For example, the business section required by Item 1, Part I of Form 10-K should describe the current state of the company’s business rather than provide a description of the company’s business as it was at the time that the delinquent reports were due.

It may also be helpful to readers to provide an explanatory note at the beginning of the Form 10-K that discusses the reason(s) for the comprehensive filing.

Some companies may also find it prudent to include special risk factors in the Form 10-K (as well as in any subsequent prospectus or private placement memorandum) regarding the company’s delinquent filings with the SEC, including a risk factor alerting current and prospective investors that they will be unable to review certain financial and other disclosures that would have been contained in missing periodic reports and stating that the company is no longer eligible to register securities on Form S-3 and will be unable to use short-form registration until it has timely filed all required reports under the Exchange Act for the 12 months before filing a registration statement.

Most late filers also must discuss weaknesses in their internal control over financial reporting (and that their disclosure controls and procedures were not effective) as a result of insufficient accounting systems and processes in place to ensure timely reports and changes made to their internal control over financial reporting to address these weaknesses.

In reviewing the comprehensive filing, current management should be prepared to sign the Form 10-K and related certifications, even if the report and certifications cover periods prior to their joining the company. To give management some comfort going forward, a new accounting firm will often act as the company’s independent auditors for those accounting periods.


A comprehensive filing will not result in a company becoming immediately “current” in its Exchange Act reports. However, it will satisfy the more general requirements that the company has filed all reports required to be filed under the Exchange Act.

Many form and rule eligibility standards under the Securities Act and the Exchange Act (such as, for example, Form S-3, Form S-8, Rule 144 and Regulation S) require, among other things, that a company wishing to use that form or rely on that rule be subject to the Exchange Act reporting requirements and either:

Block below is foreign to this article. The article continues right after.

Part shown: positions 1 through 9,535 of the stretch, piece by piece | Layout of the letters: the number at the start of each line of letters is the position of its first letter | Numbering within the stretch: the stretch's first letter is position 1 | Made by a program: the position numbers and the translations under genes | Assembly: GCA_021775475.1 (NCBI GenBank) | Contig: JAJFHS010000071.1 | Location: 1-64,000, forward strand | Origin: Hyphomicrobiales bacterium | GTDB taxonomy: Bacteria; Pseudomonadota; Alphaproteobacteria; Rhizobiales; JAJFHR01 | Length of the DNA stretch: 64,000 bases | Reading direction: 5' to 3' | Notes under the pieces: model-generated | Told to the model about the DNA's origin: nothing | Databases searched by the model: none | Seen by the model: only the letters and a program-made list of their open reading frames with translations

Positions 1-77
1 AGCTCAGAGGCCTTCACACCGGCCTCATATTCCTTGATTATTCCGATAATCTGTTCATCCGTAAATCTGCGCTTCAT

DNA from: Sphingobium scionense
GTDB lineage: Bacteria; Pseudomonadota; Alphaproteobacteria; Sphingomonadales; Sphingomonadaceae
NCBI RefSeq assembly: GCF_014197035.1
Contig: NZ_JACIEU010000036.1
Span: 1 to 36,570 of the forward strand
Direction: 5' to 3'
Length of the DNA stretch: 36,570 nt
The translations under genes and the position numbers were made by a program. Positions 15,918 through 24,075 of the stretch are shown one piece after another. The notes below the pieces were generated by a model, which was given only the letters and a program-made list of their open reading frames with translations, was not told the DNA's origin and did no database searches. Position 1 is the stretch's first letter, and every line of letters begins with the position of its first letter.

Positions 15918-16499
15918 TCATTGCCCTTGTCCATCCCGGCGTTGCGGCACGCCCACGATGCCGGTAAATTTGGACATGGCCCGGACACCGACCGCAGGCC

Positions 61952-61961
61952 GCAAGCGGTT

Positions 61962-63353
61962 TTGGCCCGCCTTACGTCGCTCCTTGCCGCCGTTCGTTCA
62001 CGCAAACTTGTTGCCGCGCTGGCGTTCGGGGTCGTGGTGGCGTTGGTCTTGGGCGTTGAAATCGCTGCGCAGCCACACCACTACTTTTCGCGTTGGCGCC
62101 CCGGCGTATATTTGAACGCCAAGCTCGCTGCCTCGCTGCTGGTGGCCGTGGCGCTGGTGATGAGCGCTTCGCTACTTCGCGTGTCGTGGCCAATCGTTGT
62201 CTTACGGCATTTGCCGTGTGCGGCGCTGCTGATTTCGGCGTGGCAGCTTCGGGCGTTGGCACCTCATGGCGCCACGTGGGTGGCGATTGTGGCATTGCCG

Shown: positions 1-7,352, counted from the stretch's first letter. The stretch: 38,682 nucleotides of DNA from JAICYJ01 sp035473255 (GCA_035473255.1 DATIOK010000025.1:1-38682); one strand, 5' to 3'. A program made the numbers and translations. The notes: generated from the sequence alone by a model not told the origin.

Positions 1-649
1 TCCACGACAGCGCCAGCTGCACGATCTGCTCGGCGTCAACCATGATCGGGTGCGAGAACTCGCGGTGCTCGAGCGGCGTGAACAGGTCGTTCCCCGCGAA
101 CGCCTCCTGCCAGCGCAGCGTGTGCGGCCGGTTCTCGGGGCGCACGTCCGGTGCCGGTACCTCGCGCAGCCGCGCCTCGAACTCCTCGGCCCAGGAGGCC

• has filed all material required to be filed under Section 13 or 15(d) of the Exchange Act for a specified period of time (generally over the last 12 months); or
  • has timely filed all material required to be filed.

While this may not be relevant for smaller public companies that must use Form S-1 to register securities with the SEC, Form S-3 and rules related to incorporation by reference require timely periodic filings during the 12 calendar months preceding the filing. In contrast, Form S-8 requires the company to have filed all of the Exchange Act reports required to be filed during the previous 12 months.

As a result, after a company files a comprehensive report, it will be able to use Form S-8 because it has now filed the reports required to be filed even if they are late, but it will not be able to use Form S-3 because the reports were not timely.


With a single multi-year comprehensive filing, companies do not need to continue filing endless Form 12b-25 reports, do not need to terminate their Exchange Act registrations by filing a Form 15, and can catch up with their Exchange Act periodic reports without incurring the lengthy delay and significant cost in preparing all of the missing periodic reports.

Spencer G. Feldman is a shareholder at Greenberg Traurig, LLP. Spencer is the head of the Smaller Public Companies Practice Group. Spencer can be reached at 212.801.9221 or via e-mail at [email protected]